London Calling

Hey CO+Kers,
I wasn't sure where else to post this, but I hope its the right thread! I live in the US, but have dreamed of living in London, England, (or just the UK in general), my whole life. So I'm trying to get some idea of how to go about making that dream a reality. Obviously I know I need a ton of money... And it won't become reality any time soon, but it never hurts to prepare. So I was hoping to get some tips/advice from people on here who have maybe made a big move like this at all, andwhat its been like, or if anyone here lives in London already, tell me what you can about it. What do you hate? What do you love? What are some of your favorite things to see and do? How is the housing situation etc etc.

I know theres a lot of UK users here, so talk to me! Happy

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9 replies since 14th January 2013 • Last reply 14th January 2013

When you move, it's not just the move itself that costs tons of money... always remember to have enough money for living expenses for as long as 6 months after the move.

Always be prepared to make major changes and adjustments to your lifestyle and habits because it's bound to become a necessary thing with a move that big.

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I would suggest living away from your state,to say Seattle to see if you can cope with the weather and living away from home.
I've changed continents and it's tough.The would be restrictions on working how long you could stay and health care.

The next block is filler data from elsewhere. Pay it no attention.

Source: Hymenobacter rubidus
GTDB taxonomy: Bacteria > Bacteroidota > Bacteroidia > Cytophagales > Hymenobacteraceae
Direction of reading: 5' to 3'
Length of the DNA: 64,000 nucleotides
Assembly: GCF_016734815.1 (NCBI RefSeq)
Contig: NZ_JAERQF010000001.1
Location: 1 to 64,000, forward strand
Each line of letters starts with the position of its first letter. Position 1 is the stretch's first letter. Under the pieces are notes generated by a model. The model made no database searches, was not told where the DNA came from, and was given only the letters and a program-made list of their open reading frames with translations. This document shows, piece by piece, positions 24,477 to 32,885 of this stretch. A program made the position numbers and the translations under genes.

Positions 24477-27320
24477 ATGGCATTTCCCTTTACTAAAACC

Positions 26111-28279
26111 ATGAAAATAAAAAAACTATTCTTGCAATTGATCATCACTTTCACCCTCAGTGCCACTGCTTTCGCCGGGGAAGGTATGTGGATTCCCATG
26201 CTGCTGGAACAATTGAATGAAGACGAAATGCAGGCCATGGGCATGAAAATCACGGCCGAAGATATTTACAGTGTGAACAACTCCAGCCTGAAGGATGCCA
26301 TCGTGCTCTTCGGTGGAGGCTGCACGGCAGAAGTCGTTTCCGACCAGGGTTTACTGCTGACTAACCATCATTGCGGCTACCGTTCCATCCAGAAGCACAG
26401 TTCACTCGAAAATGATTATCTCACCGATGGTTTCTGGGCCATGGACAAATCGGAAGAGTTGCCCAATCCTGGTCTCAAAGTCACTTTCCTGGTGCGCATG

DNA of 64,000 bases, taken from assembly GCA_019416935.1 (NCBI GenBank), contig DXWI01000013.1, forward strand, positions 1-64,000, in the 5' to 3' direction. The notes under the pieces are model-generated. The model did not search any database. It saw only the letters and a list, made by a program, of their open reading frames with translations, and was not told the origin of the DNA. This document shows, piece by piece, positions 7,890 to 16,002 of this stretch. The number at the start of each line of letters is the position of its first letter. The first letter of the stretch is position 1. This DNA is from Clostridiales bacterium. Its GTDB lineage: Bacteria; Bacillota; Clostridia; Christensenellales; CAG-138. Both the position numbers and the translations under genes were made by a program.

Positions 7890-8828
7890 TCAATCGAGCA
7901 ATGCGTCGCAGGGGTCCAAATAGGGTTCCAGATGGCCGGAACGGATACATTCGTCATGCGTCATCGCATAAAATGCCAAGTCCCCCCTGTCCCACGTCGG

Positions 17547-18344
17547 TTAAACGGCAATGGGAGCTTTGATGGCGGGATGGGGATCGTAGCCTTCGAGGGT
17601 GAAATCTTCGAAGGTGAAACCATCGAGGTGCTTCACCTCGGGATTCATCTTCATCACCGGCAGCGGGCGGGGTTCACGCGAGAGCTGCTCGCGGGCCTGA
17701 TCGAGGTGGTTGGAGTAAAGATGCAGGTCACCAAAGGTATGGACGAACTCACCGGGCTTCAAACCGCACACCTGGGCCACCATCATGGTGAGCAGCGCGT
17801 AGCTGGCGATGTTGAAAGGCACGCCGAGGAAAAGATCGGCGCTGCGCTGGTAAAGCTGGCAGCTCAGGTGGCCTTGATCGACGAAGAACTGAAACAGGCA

London is a great city but it's changing demographic means it's not longer the place that it was in Love Actually.
The economy is tough and there are few jobs for young people.
Read lots,find contacts and plan ahead.

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I live and work in London, and the city itself is awesome. But It is very expensive to live here, groceries are overpriced, drinks and tobacco are really overpriced, and for a small 1 bedroom flat in the outer boroughs of london (anywhere in zone 4-5-6 on the london underground map) your looking at at least £900 a month.

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I'd reccomend living in Essex or Kent where the prices are cheaper to live but the transport links are really good- I love in Romford which is 20 minutes train ride from central london. I have a 2 bedroom large flat with a garden and pay £900 a month- the same thing in a nice area of london would cost double this!

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Maybe we could house swap!? haha

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Hayley, depends on parts of Essex and Kent. Kent in particular can be quite expensive. Parts of Hertfordshire aren't bad. Considering I've lived on the outskirts of London all my life I can safely say that it will be expensive living in London in general but obviously like most cities, the closer to the centre of the city you live the more expensive it will be.

If you live on the outskirts of the city or just outside the boarders in places like Hertfordshire/Essex (to the North of London), Surrey/Kent (to the South of London) and parts of Berkshire/Buckinghamshire (to the West of London).

Thoroughly do your research though as I've found that Kent and Buckinghamshire and Surrey can be quite expensive.

Hayley in my area (Enfield) it's not known as a nicer area of London and would cost at least £800/ £1,000 pcm for the kind of property you're describing.

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Hi, I left London in october 2012 to start my new life in a smaller town up in yorkshire, so I'll tell you all the tings!

1. Nights
It's good because you've got a lot late closing supermarkets/shops and some are 24hr. so when you walk at nights/eve it doesn't feel like a ghost town. Depending on what area you live it's nice to go for a night time walk. I used to live like 10 mins away from river thames which is nice because it's a middle class area not so many tourists and the water and lights are beautiful.